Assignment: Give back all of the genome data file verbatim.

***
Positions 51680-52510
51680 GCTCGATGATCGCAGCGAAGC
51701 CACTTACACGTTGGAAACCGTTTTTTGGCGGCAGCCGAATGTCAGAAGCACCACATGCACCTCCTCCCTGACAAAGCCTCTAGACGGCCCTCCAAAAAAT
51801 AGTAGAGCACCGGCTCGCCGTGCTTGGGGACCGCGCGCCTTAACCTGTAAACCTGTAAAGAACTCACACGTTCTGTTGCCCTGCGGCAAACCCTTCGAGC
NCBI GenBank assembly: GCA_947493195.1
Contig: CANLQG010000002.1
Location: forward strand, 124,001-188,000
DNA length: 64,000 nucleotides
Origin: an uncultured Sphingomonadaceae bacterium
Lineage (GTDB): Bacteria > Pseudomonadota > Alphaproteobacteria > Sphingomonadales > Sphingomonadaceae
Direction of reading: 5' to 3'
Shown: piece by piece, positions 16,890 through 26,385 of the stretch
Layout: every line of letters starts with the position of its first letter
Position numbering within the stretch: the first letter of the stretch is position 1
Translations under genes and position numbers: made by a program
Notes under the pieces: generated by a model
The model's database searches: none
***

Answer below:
Positions 51680-52510
51680 GCTCGATGATCGCAGCGAAGC
51701 CACTTACACGTTGGAAACCGTTTTTTGGCGGCAGCCGAATGTCAGAAGCACCACATGCACCTCCTCCCTGACAAAGCCTCTAGACGGCCCTCCAAAAAAT
51801 AGTAGAGCACCGGCTCGCCGTGCTTGGGGACCGCGCGCCTTAACCTGTAAACCTGTAAAGAACTCACACGTTCTGTTGCCCTGCGGCAAACCCTTCGAGC
NCBI GenBank assembly: GCA_947493195.1
Contig: CANLQG010000002.1
Location: forward strand, 124,001-188,000
DNA length: 64,000 nucleotides
Origin: an uncultured Sphingomonadaceae bacterium
Lineage (GTDB): Bacteria > Pseudomonadota > Alphaproteobacteria > Sphingomonadales > Sphingomonadaceae
Direction of reading: 5' to 3'
Shown: piece by piece, positions 16,890 through 26,385 of the stretch
Layout: every line of letters starts with the position of its first letter
Position numbering within the stretch: the first letter of the stretch is position 1
Translations under genes and position numbers: made by a program
Notes under the pieces: generated by a model
The model's database searches: none